The problem stems from issues in navigation. Navigating by the sun and the stars is fine, but not workable when you have heavy cloud cover, or other reasons you can’t see them. A lighthouse often marked an important point that you either wanted to navigate towards or, sometimes, away from. Sure, today, we have GPS, but for a long time, a lighthouse was your best bet.
Continue reading “The Origin Of The Fresnel Lens” →
The Game Boy Camera was the first digital camera that many of us ever interacted with. At the time it was fairly groundbreaking to take pictures without film, even though the resolution was extremely low by modern standards, and it could only shoot two-bit color. It’s been long enough since its release that it’s starting to become a popular classic with all kinds of hacks and modifications, like this one which adds modern SLR camera lenses which lets it take pictures of the Moon.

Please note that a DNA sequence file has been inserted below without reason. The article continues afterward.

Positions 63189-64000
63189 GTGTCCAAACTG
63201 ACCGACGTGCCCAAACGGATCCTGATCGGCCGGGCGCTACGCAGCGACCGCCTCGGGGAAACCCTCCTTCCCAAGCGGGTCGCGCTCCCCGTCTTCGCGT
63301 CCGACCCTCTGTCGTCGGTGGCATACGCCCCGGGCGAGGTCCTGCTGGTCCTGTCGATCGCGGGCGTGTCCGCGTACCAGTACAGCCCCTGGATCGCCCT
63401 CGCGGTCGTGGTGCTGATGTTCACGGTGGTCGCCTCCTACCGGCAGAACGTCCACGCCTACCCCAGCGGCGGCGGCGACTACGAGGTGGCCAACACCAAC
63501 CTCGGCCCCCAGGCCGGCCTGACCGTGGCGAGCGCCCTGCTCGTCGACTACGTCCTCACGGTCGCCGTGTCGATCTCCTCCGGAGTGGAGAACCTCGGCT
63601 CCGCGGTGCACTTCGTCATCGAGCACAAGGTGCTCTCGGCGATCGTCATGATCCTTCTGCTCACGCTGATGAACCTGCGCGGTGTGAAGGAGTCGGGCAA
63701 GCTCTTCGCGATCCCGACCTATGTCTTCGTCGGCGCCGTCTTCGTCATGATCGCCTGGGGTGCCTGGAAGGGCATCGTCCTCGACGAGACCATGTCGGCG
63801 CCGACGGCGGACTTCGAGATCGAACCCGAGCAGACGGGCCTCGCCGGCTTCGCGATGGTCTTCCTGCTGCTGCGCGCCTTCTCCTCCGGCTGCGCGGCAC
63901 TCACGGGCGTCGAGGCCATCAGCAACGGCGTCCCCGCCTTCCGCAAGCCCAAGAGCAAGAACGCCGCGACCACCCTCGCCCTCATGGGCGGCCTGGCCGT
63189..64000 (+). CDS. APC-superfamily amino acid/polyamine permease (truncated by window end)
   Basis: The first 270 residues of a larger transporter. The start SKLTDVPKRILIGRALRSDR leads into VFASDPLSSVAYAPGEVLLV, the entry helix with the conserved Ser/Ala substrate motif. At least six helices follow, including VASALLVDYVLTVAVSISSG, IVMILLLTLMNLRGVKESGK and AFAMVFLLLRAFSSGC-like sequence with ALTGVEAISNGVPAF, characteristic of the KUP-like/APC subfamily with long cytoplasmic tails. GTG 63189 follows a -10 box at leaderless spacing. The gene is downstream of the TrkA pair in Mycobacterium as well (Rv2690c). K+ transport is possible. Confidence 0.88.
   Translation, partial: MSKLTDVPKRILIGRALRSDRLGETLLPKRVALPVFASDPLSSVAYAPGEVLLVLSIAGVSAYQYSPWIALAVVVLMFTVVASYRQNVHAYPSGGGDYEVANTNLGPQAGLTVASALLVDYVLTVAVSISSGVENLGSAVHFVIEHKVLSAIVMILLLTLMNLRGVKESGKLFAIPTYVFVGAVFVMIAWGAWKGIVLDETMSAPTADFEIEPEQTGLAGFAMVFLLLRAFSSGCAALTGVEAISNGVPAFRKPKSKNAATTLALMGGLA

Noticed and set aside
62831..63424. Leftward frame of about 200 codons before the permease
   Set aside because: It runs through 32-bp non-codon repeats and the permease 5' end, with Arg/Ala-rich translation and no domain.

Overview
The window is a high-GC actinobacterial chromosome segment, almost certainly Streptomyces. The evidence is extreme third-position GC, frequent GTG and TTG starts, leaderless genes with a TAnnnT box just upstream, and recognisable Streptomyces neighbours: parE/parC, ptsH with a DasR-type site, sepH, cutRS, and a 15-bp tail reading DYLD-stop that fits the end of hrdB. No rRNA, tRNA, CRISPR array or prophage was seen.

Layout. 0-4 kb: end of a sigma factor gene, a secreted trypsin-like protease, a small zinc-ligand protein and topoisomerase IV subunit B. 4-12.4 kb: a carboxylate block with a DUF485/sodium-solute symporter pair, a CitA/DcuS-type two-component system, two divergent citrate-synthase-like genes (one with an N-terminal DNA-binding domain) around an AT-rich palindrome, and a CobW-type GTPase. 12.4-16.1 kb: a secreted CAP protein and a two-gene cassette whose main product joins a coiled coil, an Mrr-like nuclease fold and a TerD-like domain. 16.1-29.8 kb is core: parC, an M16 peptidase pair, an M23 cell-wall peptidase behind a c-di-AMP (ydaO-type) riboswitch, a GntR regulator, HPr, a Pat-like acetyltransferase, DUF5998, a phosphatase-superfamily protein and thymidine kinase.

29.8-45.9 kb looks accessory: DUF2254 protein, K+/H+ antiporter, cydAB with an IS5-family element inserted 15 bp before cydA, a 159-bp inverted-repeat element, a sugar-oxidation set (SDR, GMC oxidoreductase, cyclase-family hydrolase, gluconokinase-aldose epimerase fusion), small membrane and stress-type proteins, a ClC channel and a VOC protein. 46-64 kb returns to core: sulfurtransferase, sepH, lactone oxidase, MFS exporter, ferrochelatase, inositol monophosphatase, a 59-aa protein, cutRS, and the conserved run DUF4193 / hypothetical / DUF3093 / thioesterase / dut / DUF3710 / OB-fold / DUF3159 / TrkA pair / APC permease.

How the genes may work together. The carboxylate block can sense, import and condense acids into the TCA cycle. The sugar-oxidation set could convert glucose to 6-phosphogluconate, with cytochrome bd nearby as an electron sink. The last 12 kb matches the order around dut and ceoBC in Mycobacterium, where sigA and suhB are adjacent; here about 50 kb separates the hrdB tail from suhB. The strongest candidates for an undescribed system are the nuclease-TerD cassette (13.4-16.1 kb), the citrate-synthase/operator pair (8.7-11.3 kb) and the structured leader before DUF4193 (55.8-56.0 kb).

The limitations of the camera make for a fairly challenging build. Settings like exposure are automatic on the Game Boy Camera and can’t be changed, and the system only allows the user to change contrast and brightness. But the small sensor size means that astrophotography can be done with a lens that is also much smaller than a photographer would need with a modern DSLR. Once a mount was 3D printed to allow the lenses to be changed and a tripod mount was built, it was time to take some pictures of the moon.
Thanks to the interchangeability of the lenses with this build, the camera can also capture macro images as well. The build went into great detail on how to set all of this up, even going as far as giving tips for how to better 3D print interlocking threads, so it’s well worth a view. And, for other Game Boy Camera builds, take a look at this one which allows the platform to send its pictures over WiFi.
Continue reading “Astrophotography On The Game Boy Camera” →